Twenty years ago, what could have been a grim air crash of Air Transat Flight 236, bound to Lisbon from Toronto, was a disaster averted. When it crash-landed on an island in the Azores off Portugal after running out of fuel over the Atlantic, everyone survived, but at the cost of having a part of their brain getting scarred by this event forever. On that plane was a young newly-wed psychologist, Margaret Mckinnon, who even though was equally traumatized, decided to channelize her trauma in ways that could contribute to the neural sciences This is her story!
Who is Margaret McKinnon?
This story is about Margaret Mckinnon- The woman who survived a tragic plane crash, but later used her experience to contribute to study relating to PTSD. Not only that, but during the pandemic, she’s been asserting the importance of mental health, and is working towards helping anybody who’d end up getting affected by the manifestation arising from this.
Growing up, Mckinon was acquainted with listening about car crashes, people escaping burning buildings etc. because her father was a deputy fire marshal and her mother was a nurse. Conversations revolving around life-or-death situations were normal in Mckinnon household, but it drew Margaret’s attention towards wanting to become a writer, so that she could write about the stories of coping with trauma and becoming resilient. However, upon growing up, her interests shifted towards psychology and she ended up majoring in it.
Research and Contribution
The passengers who were air-bound in the ATF did have an extremely close call but with the potential disaster turning into a celebration, the post victory celebrations were reserved for something else. This incident of 24th August, 2001 was closely followed by another extremely tragic incident of the 9/11 attack on the Twin towers. The surviving people from both these tragedies served as guineapigs for researchers to probe into the role of memory and the effects of trauma, post dealing with such an ordeal.
In 2010, a research was conducted on the passengers. This was to be the first ever research which included a large number of people who’ve survived the same traumatic event. The study led by Baycrest’s world-renowned Rotman Research Institute in partnership with the University of Toronto and McMaster University was unique for another reason. The team of researchers also included a surviving member of the plane crash!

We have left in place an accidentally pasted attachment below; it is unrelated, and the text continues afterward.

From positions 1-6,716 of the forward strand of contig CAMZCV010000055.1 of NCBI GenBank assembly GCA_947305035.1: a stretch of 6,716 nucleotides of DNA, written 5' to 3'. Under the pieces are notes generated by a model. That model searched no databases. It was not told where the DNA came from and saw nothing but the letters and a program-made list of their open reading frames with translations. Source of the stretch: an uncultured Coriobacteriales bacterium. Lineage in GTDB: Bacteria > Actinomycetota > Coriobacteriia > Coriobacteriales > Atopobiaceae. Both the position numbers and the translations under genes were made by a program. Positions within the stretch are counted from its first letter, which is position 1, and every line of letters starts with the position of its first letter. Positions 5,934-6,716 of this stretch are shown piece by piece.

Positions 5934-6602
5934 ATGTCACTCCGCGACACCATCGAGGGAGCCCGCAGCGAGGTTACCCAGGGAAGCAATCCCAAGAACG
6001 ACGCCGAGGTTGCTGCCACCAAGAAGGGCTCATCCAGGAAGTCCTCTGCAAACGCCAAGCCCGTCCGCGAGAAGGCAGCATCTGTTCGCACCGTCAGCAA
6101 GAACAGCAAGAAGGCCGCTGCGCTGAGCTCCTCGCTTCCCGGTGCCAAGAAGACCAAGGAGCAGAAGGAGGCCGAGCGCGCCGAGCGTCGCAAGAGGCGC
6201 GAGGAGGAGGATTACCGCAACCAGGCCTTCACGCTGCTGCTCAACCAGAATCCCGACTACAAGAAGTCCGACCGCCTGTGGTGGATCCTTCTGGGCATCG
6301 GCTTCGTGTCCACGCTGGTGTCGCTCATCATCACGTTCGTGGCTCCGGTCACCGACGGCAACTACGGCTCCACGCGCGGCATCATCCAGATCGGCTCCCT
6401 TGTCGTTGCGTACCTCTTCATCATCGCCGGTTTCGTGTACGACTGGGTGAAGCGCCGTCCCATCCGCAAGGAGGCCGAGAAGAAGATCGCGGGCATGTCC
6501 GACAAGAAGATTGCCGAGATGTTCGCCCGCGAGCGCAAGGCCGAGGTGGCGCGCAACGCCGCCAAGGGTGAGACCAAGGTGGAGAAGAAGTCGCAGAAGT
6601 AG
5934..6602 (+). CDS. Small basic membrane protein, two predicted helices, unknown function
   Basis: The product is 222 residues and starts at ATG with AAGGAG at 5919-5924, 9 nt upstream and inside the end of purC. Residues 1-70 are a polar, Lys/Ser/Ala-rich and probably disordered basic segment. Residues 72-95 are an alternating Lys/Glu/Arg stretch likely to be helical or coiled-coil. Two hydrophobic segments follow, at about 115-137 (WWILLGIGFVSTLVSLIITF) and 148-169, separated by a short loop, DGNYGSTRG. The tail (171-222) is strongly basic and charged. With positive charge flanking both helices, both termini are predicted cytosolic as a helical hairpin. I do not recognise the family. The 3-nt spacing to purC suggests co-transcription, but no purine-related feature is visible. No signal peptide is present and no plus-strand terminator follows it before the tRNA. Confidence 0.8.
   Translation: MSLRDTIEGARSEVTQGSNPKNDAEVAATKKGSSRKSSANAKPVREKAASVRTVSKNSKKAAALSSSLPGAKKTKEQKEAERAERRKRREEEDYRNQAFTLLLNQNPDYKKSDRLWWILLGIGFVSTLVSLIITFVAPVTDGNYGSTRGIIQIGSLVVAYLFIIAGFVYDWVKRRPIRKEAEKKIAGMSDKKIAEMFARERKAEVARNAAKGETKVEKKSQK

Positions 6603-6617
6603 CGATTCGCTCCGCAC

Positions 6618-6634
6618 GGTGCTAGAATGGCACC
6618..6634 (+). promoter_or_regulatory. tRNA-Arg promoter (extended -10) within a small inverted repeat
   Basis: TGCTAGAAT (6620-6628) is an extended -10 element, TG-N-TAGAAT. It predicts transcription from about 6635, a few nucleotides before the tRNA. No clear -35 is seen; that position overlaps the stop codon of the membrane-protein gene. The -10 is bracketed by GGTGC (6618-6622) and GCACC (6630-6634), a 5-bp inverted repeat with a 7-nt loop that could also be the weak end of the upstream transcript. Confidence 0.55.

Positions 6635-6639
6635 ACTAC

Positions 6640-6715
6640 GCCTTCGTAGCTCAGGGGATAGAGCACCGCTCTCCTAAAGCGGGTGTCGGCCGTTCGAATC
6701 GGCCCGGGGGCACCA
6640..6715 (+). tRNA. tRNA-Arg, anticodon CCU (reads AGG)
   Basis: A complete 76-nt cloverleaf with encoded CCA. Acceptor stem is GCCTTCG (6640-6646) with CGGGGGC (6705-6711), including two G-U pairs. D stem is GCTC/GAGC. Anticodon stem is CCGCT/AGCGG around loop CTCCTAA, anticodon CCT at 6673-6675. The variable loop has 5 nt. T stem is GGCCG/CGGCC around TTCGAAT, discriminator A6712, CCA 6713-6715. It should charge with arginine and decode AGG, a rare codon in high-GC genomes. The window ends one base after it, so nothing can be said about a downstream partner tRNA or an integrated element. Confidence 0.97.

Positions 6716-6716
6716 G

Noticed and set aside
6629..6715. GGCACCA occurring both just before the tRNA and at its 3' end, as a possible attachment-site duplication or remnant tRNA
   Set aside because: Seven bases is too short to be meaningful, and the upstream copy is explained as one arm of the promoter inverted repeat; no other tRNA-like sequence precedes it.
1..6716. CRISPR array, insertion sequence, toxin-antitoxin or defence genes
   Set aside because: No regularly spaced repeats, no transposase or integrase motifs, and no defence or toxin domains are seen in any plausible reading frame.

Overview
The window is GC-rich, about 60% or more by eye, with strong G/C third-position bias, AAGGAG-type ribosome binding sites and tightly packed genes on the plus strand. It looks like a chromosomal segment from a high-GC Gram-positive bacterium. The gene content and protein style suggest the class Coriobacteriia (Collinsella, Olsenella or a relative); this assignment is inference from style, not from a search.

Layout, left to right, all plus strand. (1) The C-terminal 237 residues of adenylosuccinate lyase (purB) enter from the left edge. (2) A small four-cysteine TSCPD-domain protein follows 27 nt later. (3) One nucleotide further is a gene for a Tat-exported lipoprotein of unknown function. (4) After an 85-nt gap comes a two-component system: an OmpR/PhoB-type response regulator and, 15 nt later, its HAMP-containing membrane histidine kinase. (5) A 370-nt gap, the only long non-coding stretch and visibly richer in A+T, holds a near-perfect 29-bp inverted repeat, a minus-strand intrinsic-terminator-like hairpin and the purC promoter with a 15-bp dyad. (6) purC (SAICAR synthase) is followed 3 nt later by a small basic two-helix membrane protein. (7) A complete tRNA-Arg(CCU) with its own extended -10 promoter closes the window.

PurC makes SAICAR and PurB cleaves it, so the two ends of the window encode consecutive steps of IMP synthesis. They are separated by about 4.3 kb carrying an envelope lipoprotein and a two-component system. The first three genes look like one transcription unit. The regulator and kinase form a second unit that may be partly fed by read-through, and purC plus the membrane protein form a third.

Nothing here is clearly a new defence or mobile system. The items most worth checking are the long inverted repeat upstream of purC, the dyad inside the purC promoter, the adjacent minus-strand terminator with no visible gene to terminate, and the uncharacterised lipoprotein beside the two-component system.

Margaret Mckinnon Used Her Trauma To Help Others
Describing the event as a manifestation of the worst possible nightmare, Mckinnon still went above and beyond to use her trauma to help others out. At a time, when very less was known about the link between intensely traumatic experiences getting processed in memory, this sort of research delves into serious real -life tragedies to study outcomes of neural reactions in specific regions of the brain. The subjects of the study had their brain activity monitored while a video recollection of the 9/11 air crash and a comparatively neutral event was followed up after it. The passengers displayed a robust memory enhancement effect for the Air crash incident in relation to the 9/11 and neutral events.
The traumatic memory enhancement happened due to the activation of the amygdala, anterior and posterior midline, visual cortex and medial temporal lobe in passengers. The brain captured behaviour as a response to 9/11 because of it being closely similar to their own Air Crash disaster. However, this pattern was absent in a group of non-traumatised individuals who were monitored too. Such findings contribute to reveal how traumatic memory is mediated by amygdalar activity, which likely enhances vividness via influences on ventral visual and hippocampal systems.
The Conclusion Of The Research
Researchers noted that when asked to narrate incidents, the passengers could recall fewer details about 9/11 than they could, about their own crisis. This was not a very notable finding as emotionally charged events or the relativity to a past event produces greater recall. Yet, out of this entire study, one significant finding was that the passengers who eventually ended up having Post Traumatic Stress Disorder or PTSD, and those who didn’t, exhibited no difference in the amount of detail they remembered or its accuracy.
This pattern was observed across a lot of cases and researchers subsequently concluded that it is probably not just memories of the trauma itself that are related to PTSD, but rather how a person processes memory for events in general.